ARE YOU PACKED? YOU TOOK YOUR SHOTS? LET’S GO GHANA! AND THE BEST PART IS… YOU DO NOT NEED TO GET A PASSPORT!
Coming to Ghana Day 4 – The revenge of the mosquitoes
After a not so great sleep because of strong winds and nightmares, I woke up at 3:30 am and did not leave my bed until 6am when it was bright out to run to the outhouse to pee. I took those few hours I was up to reflect on my life in London and what my mother must be thinking about me being here. I pictured her saying she was proud of me and that brought tears to my eyes. I was starting to miss her smile and morning ritual of shouting my name to wake me up. I just enjoyed the peace of the still morning until my bladder demanded to be relieved.
At breakfast, for once there were no children hanging around us. We all got ready later than normal and started to walk to the school, The sun was bright and it was hot but we had the glorious breeze to ease the long walk. Every time children saw Marie they would stare, go near her and erupt amidst laughter shouting “yavvo” meaning white. With only one or two quick stops under a shaded spot in town, we walked for over 45 mins to get to the school. Dorkus was not well so Shalom told me that I was teaching her class.
As we arrived, the children were cooling off in the classrooms. I collapsed into a chair which I dragged from the office. Shalom said that I was going to teach English with he 5 to 8 year olds. She bought out the English text book and showed me where they were up to from yesterday. I greeted the class and they sat down. I could see they had eagerness to impress their English teach with their language skills.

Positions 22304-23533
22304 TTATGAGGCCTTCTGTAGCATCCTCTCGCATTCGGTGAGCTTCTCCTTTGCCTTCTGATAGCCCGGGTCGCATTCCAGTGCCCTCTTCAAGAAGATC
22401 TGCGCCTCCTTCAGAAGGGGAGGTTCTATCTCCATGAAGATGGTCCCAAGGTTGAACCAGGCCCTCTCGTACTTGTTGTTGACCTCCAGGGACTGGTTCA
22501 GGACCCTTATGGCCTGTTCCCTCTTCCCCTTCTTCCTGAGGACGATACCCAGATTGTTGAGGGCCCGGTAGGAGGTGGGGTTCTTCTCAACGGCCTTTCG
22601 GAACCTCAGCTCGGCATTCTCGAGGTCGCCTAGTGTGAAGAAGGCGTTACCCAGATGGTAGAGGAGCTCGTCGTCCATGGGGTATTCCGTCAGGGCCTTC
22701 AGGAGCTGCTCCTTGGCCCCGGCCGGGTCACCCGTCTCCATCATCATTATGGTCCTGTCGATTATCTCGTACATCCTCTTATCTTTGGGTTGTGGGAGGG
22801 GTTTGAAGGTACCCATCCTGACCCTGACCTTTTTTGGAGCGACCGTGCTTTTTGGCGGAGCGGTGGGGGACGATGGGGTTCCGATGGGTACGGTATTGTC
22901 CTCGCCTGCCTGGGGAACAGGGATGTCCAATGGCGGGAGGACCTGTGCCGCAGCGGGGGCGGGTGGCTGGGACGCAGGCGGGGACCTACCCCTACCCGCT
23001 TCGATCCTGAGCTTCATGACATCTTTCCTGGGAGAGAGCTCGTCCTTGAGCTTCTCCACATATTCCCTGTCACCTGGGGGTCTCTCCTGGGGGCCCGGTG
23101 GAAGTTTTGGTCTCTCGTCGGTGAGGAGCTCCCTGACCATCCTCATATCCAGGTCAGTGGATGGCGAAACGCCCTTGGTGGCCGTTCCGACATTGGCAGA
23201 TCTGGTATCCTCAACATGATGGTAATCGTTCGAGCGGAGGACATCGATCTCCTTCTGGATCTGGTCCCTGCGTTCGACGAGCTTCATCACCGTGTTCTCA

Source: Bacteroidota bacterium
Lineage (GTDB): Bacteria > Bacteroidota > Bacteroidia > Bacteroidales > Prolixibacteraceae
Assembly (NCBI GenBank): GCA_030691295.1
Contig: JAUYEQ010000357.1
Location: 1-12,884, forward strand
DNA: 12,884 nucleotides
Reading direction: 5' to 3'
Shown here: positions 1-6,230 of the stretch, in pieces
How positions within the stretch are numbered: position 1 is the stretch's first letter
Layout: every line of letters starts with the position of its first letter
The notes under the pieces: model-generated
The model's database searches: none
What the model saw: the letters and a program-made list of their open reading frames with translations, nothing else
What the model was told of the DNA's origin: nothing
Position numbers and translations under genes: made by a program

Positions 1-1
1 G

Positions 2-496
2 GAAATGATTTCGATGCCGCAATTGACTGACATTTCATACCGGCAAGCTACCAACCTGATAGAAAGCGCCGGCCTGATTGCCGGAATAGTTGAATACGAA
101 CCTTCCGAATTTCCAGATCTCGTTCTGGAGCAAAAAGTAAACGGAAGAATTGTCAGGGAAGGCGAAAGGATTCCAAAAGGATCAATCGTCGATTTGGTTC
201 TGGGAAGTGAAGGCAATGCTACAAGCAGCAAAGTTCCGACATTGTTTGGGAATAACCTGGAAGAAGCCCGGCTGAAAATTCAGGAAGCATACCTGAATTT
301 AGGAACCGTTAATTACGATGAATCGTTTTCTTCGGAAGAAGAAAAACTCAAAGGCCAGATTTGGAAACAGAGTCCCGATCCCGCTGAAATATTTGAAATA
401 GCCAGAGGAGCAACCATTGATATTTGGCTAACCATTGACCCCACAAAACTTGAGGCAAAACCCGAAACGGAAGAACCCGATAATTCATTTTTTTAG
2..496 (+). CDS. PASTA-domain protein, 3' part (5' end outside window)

The children showed that the could read, they knew their alphabet and had some comprehension of my instructions. We went through description of their body parts in English before marching them outside to sing ‘Head, shoulders, knees and toes’ which they loved and broke up the formal teaching style.
After lunch, we had the rest of the period free for the children to play. All of the teachers sat outside in the shade. One by one, they came and played with our hair, climbed us and brought their books to read for us. It really touched my heart as I felt like I was the block mama for so many children. I was proud that they choose to come to school and wanted to learn. I felt warm inside as I cradled a two year old girl and longed for children of my own.
When school was over, we walked to the market as Thursdays holds the biggest markets in town. We ended our tour to the fish market by the river.
I was so sick with the heat and the long walk that I started to feel faint. I asked Shalom to call me a motorbike taxi to go home. Within 5 minutes, I was whisked off to my front door. I had the sudden urge to pee and poo (which was my first one since I landed). As I was stooping down over the hole of the outhouse and straining with all of my might, I felt light headed. I finished the best I could and took my time heading back to the room. I stripped and collapsed unto the bed where Shalom and Marie found me. I decided that I will take the rest of the day easy and rest.
We had a bun for dinner and went straight to bed. We decided that tonight we will not turn on the light and instead use light from our laptops to decrease the chances f attracting flying insects. The method was successful as there were no mosquitoes return to finish me off.
For the first time in a few days, I finally had a good night sleep. I could not wait for Friday to come to see the children again.
Stay tuned for day 5 to find out if I get better and learn more about the children.
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